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Minimum wage hikes coming to New York-area airport workers

Airport workers take part in a strike at the Newark International Airport in March 2016. Photo by VIEW press/Corbis via Getty Images
Airport workers take part in a strike at the Newark International Airport in March 2016. Photo by VIEW press/Corbis via Getty Images

About 40,000 workers, including baggage handlers, cabin cleaners and caterers, at three New York-area airports will see their minimum wage jump to $19 an hour by 2023 after years of protests and pressure from the unionized workers.

Why it matters: This increase, approved on Thursday by the Port Authority of New York and New Jersey, is beyond the $15 minimum wage in several other large cities and is expected to be the highest set by a public agency in the country.

The details: Employees at Newark Liberty Airport in New Jersey, who currently earn about $10.45 per hour, would be the biggest beneficiaries of the phased-in hikes because of the differences between state minimum wage laws.

  • The wage for workers at Newark will increase to $12.45 an hour on Nov. 1, followed by annual increases over the next five years.
  • Workers at John F. Kennedy International Airport and LaGuardia Airport in New York currently earn at least $13 an hour. Their wage will jump to $13.60 in November and gradually increase each year.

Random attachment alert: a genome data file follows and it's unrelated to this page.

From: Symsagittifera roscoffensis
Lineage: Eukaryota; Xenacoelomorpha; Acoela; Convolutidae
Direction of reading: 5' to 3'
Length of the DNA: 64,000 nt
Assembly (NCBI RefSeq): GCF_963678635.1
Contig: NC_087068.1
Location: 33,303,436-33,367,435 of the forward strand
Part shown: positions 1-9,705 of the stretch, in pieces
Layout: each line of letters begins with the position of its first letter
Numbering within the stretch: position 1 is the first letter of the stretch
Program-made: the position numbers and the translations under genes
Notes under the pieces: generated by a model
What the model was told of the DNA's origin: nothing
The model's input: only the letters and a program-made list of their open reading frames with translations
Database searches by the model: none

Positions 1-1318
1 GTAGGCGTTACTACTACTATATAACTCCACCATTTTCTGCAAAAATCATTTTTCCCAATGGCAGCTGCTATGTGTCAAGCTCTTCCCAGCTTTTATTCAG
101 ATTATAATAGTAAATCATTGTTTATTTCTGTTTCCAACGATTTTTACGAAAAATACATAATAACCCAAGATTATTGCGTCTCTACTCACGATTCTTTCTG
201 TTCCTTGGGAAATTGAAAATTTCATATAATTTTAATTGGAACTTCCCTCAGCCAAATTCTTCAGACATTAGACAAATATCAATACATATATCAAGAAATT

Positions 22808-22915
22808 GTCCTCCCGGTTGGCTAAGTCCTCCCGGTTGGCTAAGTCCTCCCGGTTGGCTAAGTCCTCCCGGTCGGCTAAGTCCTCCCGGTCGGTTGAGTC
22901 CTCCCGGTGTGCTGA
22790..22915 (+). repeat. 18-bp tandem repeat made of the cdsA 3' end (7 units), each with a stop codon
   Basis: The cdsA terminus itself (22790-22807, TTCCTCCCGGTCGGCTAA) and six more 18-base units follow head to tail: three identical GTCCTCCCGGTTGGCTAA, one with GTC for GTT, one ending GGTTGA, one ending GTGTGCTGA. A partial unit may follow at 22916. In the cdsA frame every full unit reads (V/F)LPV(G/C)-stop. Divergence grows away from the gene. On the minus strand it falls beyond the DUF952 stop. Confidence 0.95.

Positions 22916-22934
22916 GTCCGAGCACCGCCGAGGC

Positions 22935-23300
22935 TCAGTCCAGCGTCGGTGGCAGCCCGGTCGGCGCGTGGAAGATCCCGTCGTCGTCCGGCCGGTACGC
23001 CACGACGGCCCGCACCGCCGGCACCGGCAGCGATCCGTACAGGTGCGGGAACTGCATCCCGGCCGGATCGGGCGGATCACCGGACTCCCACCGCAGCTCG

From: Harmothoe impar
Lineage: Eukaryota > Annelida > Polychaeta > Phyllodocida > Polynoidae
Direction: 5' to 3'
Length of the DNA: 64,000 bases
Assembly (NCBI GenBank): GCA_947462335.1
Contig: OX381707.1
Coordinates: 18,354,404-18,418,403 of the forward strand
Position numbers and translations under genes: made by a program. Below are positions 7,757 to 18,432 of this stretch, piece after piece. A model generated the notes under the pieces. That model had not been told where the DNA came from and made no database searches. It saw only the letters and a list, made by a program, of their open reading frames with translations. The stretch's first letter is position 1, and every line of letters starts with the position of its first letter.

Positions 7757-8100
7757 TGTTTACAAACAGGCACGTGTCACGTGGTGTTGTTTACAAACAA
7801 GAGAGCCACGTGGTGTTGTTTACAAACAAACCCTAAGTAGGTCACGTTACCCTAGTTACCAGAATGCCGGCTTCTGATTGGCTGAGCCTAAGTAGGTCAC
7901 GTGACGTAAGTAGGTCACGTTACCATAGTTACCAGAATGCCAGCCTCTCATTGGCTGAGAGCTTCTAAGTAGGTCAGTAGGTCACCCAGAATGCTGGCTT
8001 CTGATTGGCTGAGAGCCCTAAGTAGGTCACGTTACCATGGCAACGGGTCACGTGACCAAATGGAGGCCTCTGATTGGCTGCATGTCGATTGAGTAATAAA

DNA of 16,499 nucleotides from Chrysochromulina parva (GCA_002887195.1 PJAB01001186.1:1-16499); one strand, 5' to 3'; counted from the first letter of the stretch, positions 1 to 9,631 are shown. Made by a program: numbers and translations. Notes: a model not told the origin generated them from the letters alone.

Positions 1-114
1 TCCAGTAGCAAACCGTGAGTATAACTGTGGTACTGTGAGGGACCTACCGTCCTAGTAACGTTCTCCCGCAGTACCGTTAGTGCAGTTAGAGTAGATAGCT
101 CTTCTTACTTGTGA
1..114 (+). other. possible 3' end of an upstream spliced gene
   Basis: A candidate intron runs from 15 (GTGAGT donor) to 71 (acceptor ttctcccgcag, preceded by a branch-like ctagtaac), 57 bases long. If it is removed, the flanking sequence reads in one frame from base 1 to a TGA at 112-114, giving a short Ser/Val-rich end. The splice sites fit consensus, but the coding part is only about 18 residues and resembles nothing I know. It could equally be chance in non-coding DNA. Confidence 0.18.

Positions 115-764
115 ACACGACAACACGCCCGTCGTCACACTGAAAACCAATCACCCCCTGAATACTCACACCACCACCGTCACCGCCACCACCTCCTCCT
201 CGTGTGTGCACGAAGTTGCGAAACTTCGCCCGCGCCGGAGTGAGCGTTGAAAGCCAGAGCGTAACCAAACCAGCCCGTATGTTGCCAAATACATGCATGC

What they're saying:

  • The Port Authority, controlled by the Democratic governors of both states, said the increase would boost workplace morale, productivity, and slash staff turnover rates which have increased by 50% since 2010.

The other side: A spokesman for Airlines for America, a trade association of U.S. airlines that opposes the wage hike, said the group complies with all state minimum wage laws. However, he argues that the Port Authority has exceeded its legal authority.

"Picking winners and losers and creating a patchwork of conflicting and confusing wage rates is not just bad policy, it amounts to one more backdoor tax that airline customers don’t want to pay."
— Spokesman Vaughn Jennings, told Axios in a statement.